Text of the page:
Jill Abramson, the Glass Cliff and How a Woman “Should” Lead

On Wednesday, May 14, Jill Abramson was publicly pushed off the cliff.  New York Times

In a move that by all accounts shocked the hallowed newsroom of The New York Times, publisher Arthur Sulzberger Jr. announced that Abramson was leaving her role as executive editor due to “an issue with management in the newsroom.”

What quickly followed in other publications and across social media was a different narrative; one in which during her three-year tenure, Abramson led an organization that garnered eight Pulitzer prizes and successfully integrated more women writers and voices into the mix. But it was also an organization where she believed strongly that she was underpaid and where she was quietly, and without attribution, seen by some as pushy, brusque and high-handed. Plainly, it appears she was let go because of leadership style issues, not performance. Sulzberger countered that he had little choice because of on-going management issues, including Abramson’s pursuit of an editor at The Guardian for a role equal in stature to her #2, Dean Baquet, which would have lead to Baquet’s defection. A pursuit that was done in conjunction with NYT’s CEO, Mark Thompson. Bad management or smart succession planning?

A story with these hot-button issues is bound to attract attention. There is a lot of unpack, as they say. Yet for all the juicy details and palace intrigue, something else may be afoot; something that is chilling to contemplate as greater numbers of women step into executive leadership roles – the glass cliff. The glass cliff is a term born from research conducted by University of Exeter professors Michelle Ryan and Alex Haslam in 2004. Ryan and Haslam found that once women break through the “glass ceiling” they find themselves in territory their male peers never occupy. It is territory where a woman leader’s position is more precarious than it seems, due either to her ascent during a time of crisis or from the relative lack of support and resources available to help her succeed. For these women, it is truly lonely at the top.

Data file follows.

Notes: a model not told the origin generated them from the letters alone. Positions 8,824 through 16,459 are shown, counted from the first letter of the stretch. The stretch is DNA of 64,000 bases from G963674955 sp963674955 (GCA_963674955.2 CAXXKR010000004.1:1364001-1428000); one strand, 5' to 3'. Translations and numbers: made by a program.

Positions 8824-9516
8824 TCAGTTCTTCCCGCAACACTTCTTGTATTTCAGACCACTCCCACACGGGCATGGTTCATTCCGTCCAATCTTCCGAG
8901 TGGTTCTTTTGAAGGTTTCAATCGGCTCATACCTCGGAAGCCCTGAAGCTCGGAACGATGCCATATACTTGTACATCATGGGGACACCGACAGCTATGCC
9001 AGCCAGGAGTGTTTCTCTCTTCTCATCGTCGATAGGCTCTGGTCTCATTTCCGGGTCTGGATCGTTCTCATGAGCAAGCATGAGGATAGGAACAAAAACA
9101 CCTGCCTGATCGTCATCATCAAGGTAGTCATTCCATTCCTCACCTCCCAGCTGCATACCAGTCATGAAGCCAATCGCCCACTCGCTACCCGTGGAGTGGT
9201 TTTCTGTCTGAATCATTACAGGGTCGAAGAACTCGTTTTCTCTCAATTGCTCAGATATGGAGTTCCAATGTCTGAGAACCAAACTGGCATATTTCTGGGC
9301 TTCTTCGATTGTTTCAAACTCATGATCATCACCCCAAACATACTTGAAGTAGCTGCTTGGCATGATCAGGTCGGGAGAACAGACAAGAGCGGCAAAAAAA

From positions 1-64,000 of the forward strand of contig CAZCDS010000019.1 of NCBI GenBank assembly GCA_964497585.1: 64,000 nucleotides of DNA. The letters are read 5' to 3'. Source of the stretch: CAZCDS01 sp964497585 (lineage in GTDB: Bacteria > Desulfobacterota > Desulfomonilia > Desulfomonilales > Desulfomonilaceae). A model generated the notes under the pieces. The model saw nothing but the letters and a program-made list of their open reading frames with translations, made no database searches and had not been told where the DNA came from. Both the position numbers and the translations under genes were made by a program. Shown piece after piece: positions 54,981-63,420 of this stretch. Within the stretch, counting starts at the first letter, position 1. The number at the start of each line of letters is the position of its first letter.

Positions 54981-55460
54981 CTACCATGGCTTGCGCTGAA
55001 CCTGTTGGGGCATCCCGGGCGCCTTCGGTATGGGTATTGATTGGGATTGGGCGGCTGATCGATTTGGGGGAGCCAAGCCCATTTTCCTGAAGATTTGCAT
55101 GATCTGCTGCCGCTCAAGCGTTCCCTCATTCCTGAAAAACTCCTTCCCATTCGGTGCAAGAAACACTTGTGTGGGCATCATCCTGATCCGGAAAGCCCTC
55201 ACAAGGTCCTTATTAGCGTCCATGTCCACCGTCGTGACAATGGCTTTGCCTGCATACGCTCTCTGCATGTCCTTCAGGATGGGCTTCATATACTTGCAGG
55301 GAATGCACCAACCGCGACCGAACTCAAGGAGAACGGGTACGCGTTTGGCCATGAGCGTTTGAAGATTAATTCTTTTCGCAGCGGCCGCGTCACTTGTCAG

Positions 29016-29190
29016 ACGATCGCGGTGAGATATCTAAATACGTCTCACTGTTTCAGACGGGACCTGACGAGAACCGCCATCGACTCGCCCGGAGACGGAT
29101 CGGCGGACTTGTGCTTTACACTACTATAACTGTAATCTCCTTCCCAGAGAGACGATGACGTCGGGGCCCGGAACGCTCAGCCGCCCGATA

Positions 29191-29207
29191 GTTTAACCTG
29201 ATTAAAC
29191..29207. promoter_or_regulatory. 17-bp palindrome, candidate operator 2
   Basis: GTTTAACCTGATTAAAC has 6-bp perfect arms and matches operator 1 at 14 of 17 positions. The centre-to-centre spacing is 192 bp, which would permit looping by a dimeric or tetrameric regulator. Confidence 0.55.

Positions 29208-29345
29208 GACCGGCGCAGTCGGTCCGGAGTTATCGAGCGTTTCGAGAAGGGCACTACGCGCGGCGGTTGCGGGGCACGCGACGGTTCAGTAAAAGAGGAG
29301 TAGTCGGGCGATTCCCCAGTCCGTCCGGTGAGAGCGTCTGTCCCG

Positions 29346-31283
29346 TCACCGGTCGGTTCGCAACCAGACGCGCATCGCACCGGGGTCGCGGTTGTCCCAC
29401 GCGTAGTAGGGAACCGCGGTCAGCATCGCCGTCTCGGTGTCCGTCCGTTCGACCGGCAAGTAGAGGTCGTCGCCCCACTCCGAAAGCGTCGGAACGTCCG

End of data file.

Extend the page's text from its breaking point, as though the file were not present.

The 2013 Chief Executive Study, an extensive look at CEO trends conducted by Strategy&, could not have been better timed. Although the study projects women will make up close to a third of all CEO roles by 2040, today they fill only about 3% of the top job ranks. The study also found that women CEOs are forced out of their roles more often than their male counterparts. Could this be the glass cliff in action?

Confronting style issues in leadership is tricky, especially when comparing what is deemed as expected and acceptable behavior in male vs. female leaders. Judging a leader on his/her performance is clear-cut: you either make your numbers and build a strong, sustainable organization or you don’t. Style is not so clear. Even what most would see as bad behavior – yelling, dismissiveness, favoritism – carries with it an unequal cast. I’ve seen many instances where such behavior was overlooked in a male leader who performed, the behavior excused away as a sign of his commitment to delivering results or his passion for what is best for the organization. The women I’ve worked with who acted this way, and there were not many who dared do so, were seen as difficult, overly emotional and unreliable. Their behavior was viewed as anathema to how a women leader “should” behave, regardless of performance.

Yes, bad behavior is not acceptable, regardless of gender, and it should not be tolerated. Ironically, women who do not display traditionally masculine attributes in the workplace are sometimes penalized for not being tough enough. But if that woman displays hyper aggressive behaviors in the workplace she is judged more harshly than her male peers who exhibit the same.

So how, exactly, should a woman leader behave? How narrow is the space she can occupy in terms of style and approach? It seems this space is pretty narrow, almost too narrow.  Even more to the point – does a woman have the freedom to be a bad boss?

For Jill Abramson, the answer was “no.” She broke through a journalistic glass ceiling only to find herself perched on the glass cliff. If her leadership style in the newsroom was truly harmful for the environment and journalistic integrity of the paper then, of course, her ability to lead should be called into question. If her leadership style was not feminine enough though, in spite of her performance, then she is victim of a bias toward style over substance. In either case, the message to female leaders seems to be “you’ve come a long way, baby, just watch where you step.”

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